Once viewed as an uncompromising reformer destined to take her party and the province in a new direction, the resignation last week of Premier Alison Redford cut short that vision and opened widening questions about the future of Alberta’s four-decade PC dynasty.
After only a mere two-and-a-half years in office, questionable expense practices and heavy criticism of her leadership style from within her own partyÂÂ prompted Redford to throw in the towel. ÂÂ
“We knew she was under pressure, and been getting heat from a lot of different sources, including her own caucus, the party leadership itself, and Albertans in general,” said Cardston-Taber-Warner MLA Gary Bikman. “The polls do sometimes mean something, and I think she made the right decision for her as a person.”
As of Monday, the premiership has officially passed to former Deputy Premier Dave Hancock, making him Alberta’s 15th premier.
“I am honoured and humbled to have been asked by caucus to serve as Premier of Alberta,” said Hancock in a short media statement last week. “It’s a role that I accept with optimism and great confidence in the ongoing work and vision of this government.”
Party infighting and rumours surrounding Redford’s role as premier had been making headlines across the province for weeks prior to her announcement, adding fuel to a party fire that was already on the verge of burning out of control.
The recent departure of PC MLA Len Webber amid allegations of Redford’s heavy-handed leadership tactics appeared to be a watershed moment, prompting 10 more government MLAs to consider leaving the party to sit as independents just days before her resignation. ÂÂ
“Anyone that is prepared to put themselves out there and work for what they hope will be a better Alberta should be thanked for having the courage to do that.” said Bikman. “She came to her own decision that her vision for Alberta, and the vision of Albertans didn’t actually end up matching. She made some promises that she was either unable to keep, or perhaps wasn’t allowed to keep — maybe never intended to keep, hopefully not the latter.”
First elected in 2008 representing the riding of Calgary-Elbow, Redford served as justice minister before securing the PC party leadership in 2011 on the heels of the resignation of Premier Ed Stelmach.
Appealing to the more progressive elements of the PC party, Redford had been considered something of a dark horse candidate at the time of the party leadership race, vaulting past more popular candidates due in part to unusual party voting practices.
She would go on to lead the party to an unexpected landslide election victory in 2012, stealing the fury from the Wildrose Party’s seemingly irresistible campaign that had many pollsters predicting the end of the PC party’s reign at the commanding heights of Alberta’s government.
“I think people had a higher expectation based upon what was promised and what was said during the campaign,” said Bikman. “I think they were challenging her to keep her promises, and she wasn’t able to. Obviously the last straw for them was the $45,000 trip to South Africa. Big dollars that just kind of overwhelmed the average person.”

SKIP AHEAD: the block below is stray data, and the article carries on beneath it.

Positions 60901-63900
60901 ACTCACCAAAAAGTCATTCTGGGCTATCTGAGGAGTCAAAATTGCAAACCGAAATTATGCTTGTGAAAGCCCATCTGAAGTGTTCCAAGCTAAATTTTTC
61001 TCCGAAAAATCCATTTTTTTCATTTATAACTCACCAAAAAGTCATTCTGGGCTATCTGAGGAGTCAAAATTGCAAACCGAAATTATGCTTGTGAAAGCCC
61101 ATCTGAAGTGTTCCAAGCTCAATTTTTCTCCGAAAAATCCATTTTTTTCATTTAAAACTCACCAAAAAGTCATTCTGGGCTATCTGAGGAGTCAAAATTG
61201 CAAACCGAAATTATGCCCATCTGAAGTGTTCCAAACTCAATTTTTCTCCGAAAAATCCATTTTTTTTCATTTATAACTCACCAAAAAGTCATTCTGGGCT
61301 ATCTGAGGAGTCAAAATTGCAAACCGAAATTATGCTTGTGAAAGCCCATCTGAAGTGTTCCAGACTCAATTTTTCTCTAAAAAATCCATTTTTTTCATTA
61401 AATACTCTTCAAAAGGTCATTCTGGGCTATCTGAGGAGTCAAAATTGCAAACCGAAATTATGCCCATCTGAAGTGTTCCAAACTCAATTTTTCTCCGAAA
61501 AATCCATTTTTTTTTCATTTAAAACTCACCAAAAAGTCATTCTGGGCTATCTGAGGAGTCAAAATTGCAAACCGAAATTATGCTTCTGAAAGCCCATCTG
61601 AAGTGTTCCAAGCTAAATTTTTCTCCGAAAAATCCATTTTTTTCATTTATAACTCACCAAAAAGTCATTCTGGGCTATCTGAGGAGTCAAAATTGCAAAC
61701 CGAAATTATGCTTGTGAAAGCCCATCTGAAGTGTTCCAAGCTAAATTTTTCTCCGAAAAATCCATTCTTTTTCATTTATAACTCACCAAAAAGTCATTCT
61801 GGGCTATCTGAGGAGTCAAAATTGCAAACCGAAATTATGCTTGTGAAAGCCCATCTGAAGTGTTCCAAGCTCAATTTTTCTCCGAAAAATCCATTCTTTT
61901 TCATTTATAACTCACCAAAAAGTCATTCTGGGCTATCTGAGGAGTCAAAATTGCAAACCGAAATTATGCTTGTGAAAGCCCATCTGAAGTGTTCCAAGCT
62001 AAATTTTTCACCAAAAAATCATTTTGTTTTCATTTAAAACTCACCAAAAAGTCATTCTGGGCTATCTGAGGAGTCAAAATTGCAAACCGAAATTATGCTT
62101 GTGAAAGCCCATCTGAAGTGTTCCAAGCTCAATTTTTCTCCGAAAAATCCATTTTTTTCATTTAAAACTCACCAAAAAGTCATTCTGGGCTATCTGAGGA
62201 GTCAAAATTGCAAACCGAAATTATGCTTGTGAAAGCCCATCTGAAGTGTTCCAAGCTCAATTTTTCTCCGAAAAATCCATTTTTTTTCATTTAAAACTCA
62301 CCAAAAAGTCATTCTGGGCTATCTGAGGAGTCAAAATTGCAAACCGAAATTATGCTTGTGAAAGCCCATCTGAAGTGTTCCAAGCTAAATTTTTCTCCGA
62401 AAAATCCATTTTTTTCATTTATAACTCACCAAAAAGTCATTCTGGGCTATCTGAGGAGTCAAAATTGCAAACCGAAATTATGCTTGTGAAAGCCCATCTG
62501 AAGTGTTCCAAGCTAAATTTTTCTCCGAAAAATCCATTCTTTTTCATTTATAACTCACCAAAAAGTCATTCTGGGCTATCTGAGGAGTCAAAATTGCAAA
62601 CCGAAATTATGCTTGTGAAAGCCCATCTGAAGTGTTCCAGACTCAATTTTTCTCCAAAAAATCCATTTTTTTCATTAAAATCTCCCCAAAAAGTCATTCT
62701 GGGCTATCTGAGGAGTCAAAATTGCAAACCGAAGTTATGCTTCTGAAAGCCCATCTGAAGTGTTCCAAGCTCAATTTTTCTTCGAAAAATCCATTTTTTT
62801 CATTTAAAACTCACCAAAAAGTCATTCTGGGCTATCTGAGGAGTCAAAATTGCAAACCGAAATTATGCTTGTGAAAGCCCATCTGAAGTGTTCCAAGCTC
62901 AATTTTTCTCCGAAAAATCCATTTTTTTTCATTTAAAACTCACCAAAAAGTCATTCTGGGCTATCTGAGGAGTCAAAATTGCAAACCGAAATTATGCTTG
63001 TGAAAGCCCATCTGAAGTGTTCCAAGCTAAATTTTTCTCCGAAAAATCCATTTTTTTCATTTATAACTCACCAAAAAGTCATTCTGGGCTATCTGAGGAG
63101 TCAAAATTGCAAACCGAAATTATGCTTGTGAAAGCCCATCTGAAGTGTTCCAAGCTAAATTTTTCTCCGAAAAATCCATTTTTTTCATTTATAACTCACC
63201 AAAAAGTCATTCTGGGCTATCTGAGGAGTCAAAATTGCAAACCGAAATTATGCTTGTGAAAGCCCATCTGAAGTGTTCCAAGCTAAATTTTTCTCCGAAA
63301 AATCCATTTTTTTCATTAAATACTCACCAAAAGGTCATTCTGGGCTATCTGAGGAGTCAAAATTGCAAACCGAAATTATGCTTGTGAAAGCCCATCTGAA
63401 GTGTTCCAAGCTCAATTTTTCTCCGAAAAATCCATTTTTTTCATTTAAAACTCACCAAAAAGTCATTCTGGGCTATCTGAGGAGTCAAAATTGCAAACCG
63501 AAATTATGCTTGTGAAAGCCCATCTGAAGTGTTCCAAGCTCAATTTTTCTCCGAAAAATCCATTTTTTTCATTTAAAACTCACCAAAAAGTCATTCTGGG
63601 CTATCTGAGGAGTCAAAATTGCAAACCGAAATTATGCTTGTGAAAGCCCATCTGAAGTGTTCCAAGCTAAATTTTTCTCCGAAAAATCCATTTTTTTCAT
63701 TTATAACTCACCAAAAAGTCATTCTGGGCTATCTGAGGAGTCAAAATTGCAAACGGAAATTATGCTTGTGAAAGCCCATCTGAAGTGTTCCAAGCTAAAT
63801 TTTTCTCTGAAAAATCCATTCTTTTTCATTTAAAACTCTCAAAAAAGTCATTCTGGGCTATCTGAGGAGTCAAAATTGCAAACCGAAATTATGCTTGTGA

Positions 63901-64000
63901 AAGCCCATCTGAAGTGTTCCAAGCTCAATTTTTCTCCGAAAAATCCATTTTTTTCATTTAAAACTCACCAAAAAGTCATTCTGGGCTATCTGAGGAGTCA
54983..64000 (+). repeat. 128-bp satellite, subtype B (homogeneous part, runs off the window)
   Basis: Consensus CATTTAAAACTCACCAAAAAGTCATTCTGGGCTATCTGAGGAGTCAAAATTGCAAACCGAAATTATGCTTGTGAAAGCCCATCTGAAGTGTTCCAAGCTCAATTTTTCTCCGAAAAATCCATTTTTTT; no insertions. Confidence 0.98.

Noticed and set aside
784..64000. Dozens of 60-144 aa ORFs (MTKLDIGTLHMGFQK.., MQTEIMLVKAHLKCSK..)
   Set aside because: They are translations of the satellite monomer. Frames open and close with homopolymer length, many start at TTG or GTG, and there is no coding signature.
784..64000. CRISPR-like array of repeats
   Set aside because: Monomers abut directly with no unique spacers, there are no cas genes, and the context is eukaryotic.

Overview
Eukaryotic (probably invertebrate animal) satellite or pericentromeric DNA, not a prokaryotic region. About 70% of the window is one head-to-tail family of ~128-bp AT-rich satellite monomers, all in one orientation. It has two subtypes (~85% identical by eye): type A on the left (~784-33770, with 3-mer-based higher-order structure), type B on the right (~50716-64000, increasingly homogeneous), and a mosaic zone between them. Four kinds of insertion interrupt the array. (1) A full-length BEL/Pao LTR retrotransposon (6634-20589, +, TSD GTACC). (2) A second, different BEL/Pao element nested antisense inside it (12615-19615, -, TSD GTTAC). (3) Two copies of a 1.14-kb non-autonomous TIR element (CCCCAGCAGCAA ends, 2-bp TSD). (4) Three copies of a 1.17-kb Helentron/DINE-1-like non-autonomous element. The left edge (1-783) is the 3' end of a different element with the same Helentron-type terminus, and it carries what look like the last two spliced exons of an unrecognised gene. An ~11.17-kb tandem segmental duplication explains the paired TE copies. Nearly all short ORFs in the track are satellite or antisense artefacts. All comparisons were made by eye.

The third premier to make a departure in the last eight years, Redford’s resignation should be viewed as an admission of failure on the part of the party itself, according to Bikman.
“I think it’s proof of what we’ve been saying, that the premier isn’t the problem. The problem wasn’t Alison Redford. She was the face of the problem, the problem is the party itself — it’s been in for too long, having been in power and ruling for 43 years, the lines have been blurred between the party and the government, and between the needs of the people and the right to govern the people.The party that Premier Lougheed started was a bottom up party, more grassroots, more like what the Wildrose is. And he said what makes us different and special, and able to accomplish so much is because the cabinet and the premier take our directions from the caucus, and the caucus takes their direction from the people they represent. That’s what made that party great, but over the years they’ve steered away from that, and a deep sense of entitlement now clouds their judgement.”
Bikman suggested the PCs have been on a declining path for a number of years, a spiral downwards that cannot exclusively be blamed on the current incarnation of the party.
“They always say they’ve been listening to Albertans, but the evidence is obviously contrary to that. They may have been listening to Albertans, but they haven’t been hearing what we’re saying. There’s an awful lot of Albertans who feel like their rights have been trampled on, that their tax dollars are being wasted, and they feel like they’ve been let down. That wasn’t just by this premier, or this current group of sitting MLAs, it pervades the party to its roots. It’s a malady that happens when you’ve been in power too long.”
Redford ‘misread’ the intentions and desires of Albertans throughout her tenure as premier, continuing to foster a growing sense of alienation felt by many former long-time PC supporters, concluded Bikman.
“I was a PC all my life, until I saw them doing things that just couldn’t be explained in a business sense, or even in a common sense way. They just got out of touch with what I was hearing people say, not just in our riding, but all across the province. We needed to take the party in a different direction, but we needed to take in a direction that hearkened back to what made the party great, and what made Alberta great. I think the premier, because of her own background, and probably because of some part of her brain trust, I think they misread the sentiments and the true needs and wishes of Albertans. They though they needed to emphasize the ‘progressive’ side, as opposed to going back to the conservative roots that made the party great.”